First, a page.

In contrast to the transition period, studies have been done on sibling caregivers after treatment completion. In 2015, Guggemos et al. [27] reported that siblings of children with cancer at the end of treatment continue to display dysregulative behaviors and continue to remain at risk. Several studies have reported that siblings of young cancer survivors have more negative psychological distress (e.g., fear, worry, anger), more posttraumatic stress, and poorer quality of life compared to controls [34, 35]. In contrast, a 1995 study of 60 siblings of cancer survivors measuring psychosocial adjustment found that after treatment, siblings adjusted well with no major differences in psychosocial functioning compared to peers with healthy siblings [4, 36, 37]. They hypothesized that after treatment, siblings are able to distance themselves from the cancer experience, whereas survivors continue to confront the disease [4].

2.3.1. Posttraumatic growth

It has been theorized that after the traumatic experience with cancer, individuals will achieve posttraumatic growth (PTG). PTG is defined as developing resilience from a previous trauma, perceiving benefits from it and developing beyond the original level of psychological functioning [38]. Siblings have been reported to experience less PTG than parents but did experience similar levels of PTG to the survivors [39]. Older siblings were found to utilize more active coping strategies such as actively seeking social support [39]. The longer it had been since the original cancer diagnosis, the less avoidant coping strategies and more positive life satisfaction were present [39]. PTG after cancer experience stimulates the development of five themes, making sense of cancer experience, appreciation of life, greater self-knowledge, positive attitude toward family, and a desire to pay back society [40]. The experience of being a part of their siblings’ cancer experience triggers an existential challenge of life, which leads to a search for meaning or purpose to life. Ultimately, siblings may make up their own meaning in order to resolve or make sense of the tragedy [40]. They may live by the carpe diem philosophy, living more consciously and able to put things in perspective [40]. Currently, more studies are needed to establish a general consensus on the psychological effects of siblings during the survival stage.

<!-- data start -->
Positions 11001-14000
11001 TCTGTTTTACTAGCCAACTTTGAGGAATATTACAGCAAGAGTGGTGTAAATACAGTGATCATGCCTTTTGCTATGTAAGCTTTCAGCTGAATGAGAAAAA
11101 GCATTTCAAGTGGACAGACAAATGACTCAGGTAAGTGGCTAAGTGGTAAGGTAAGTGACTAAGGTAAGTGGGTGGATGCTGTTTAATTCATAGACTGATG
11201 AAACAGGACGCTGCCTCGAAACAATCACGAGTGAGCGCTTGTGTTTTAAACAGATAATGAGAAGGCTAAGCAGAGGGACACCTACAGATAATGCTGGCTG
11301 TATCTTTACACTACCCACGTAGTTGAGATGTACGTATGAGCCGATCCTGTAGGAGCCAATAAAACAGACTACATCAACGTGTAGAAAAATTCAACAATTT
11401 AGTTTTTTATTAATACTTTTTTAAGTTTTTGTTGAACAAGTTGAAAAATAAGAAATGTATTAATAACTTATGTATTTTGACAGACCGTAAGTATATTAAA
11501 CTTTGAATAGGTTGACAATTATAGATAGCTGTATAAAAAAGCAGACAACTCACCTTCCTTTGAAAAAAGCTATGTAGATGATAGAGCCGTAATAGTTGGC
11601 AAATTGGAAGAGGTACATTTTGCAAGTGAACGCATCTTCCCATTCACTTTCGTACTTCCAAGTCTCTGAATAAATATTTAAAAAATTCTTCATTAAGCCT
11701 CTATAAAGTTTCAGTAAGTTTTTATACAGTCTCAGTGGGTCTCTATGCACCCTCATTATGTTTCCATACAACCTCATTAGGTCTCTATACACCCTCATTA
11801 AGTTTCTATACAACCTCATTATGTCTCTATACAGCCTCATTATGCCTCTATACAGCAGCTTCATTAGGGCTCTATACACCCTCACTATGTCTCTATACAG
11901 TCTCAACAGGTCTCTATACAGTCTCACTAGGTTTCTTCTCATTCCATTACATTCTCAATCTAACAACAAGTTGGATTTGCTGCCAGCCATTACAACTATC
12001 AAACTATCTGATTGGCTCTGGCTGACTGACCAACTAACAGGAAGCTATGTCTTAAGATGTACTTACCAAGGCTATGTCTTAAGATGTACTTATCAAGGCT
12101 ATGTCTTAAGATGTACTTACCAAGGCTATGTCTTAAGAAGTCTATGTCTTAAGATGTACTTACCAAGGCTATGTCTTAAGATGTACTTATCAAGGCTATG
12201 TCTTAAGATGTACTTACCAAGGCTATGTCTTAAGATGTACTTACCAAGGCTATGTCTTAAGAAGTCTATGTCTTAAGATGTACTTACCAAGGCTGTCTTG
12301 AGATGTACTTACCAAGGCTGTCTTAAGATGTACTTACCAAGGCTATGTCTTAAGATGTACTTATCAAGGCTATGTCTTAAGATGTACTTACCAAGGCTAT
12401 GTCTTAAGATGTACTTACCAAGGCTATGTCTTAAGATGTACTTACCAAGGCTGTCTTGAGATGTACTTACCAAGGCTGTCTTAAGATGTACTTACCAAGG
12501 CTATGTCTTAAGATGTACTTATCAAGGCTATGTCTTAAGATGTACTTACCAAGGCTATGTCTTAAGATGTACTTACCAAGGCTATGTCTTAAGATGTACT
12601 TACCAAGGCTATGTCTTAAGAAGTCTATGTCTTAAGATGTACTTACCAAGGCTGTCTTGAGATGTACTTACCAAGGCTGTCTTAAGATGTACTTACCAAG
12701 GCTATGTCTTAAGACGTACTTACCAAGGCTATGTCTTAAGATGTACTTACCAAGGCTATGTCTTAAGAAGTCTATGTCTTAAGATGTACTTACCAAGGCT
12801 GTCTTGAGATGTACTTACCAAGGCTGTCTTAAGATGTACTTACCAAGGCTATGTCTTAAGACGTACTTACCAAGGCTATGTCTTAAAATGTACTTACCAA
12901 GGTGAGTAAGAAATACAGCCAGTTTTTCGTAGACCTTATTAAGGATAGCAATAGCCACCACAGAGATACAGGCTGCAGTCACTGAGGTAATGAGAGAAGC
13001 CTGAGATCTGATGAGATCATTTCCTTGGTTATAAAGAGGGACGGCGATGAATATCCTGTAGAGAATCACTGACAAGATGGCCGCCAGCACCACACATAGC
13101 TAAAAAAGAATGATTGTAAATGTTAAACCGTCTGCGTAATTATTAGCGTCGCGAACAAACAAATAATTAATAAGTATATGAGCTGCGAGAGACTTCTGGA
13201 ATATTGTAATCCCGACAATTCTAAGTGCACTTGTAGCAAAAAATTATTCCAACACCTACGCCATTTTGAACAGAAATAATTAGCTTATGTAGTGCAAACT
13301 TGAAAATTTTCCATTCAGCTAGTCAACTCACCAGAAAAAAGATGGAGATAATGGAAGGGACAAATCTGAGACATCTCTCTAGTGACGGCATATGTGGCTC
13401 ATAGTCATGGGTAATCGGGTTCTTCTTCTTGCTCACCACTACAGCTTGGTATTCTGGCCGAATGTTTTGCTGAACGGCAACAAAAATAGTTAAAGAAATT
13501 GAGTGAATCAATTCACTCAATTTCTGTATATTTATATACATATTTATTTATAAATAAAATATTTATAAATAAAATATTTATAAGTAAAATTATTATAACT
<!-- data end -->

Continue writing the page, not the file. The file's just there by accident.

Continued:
2.4. Bereavement

Although the survival of childhood cancer has approached near 80% due to treatment advances [41], many cancers remain terminal at the time of diagnosis (i.e., intrinsic pontine glioma), or the state of science has stagnated for decades with no increase in survival (i.e., osteosarcoma) [8]. Many of the patients ultimately succumb. The cancer journey initially begins with the hope for cure or remission. Yet the optimism often plateaus as the families eventually realize that the hope may become one for a comfortable ending [8].

2.4.1. Communication

Studies have shown very poor communication with siblings regarding the death of their brother/sister. In the last 24 hours before the loss, 43% of the siblings reported getting no information about the impending death of their siblings from a family member, while 70% were not informed by one of the healthcare professionals [42]. Additionally, it was not until <24 hours before their brother’s/sister’s death that the sibling understood their death intellectually (53%) and emotionally (76%) [42]. Eighty-four percent reported that nobody talked to them about what to expect when their brother/sister was dying, and these siblings showed significantly higher levels of anxiety up to 9 years later compared with those who knew what to expect [42]. More than one-fourth did not want to discuss their siblings’ death, while one-third wished they had talked more with their families about it [33]. Cancer-bereaved siblings report lower self-esteem, sleep disturbances, and lower levels of maturity 2–9 years after the sibling’s loss in comparison with non-bereaved siblings [43]. A nationwide survey in Sweden exploring siblings’ experiences of their brother’s/sister’s cancer death found persistent levels of anxiety 2–9 years later [42].

2.4.2. Death aftermath

During the time of death, some siblings described that death came so rapidly that they weren’t able to be there [42]. Those that were present at the time of death expressed gratitude and closure, including a sense of relief as death alleviated further suffering [42]. Shortly after death, however, some siblings felt emptiness and guilt that they were the ones still alive [42].

Siblings 12 years bereaved (mean age of 26 years) reported higher illegal drug and alcohol use during the year immediately after their sibling’s death than before their sibling’s diagnosis but then eventually returned to baseline [44]. Additionally, a similar trajectory was observed with anxiety and depression scores consistent with high distress in those who were unprepared for their sibling’s death, unable to say goodbye and had not worked through their grief [44]. Twelve years later, 88% of respondents reported that the loss of sibling continued to affect their daily lives, 12% negatively, 45% positively, and impacted their education and career choices [44]. Although the majority of bereaved siblings have not worked through their grief, most siblings ultimately recover from the cancer experience without residual psychological distress [45].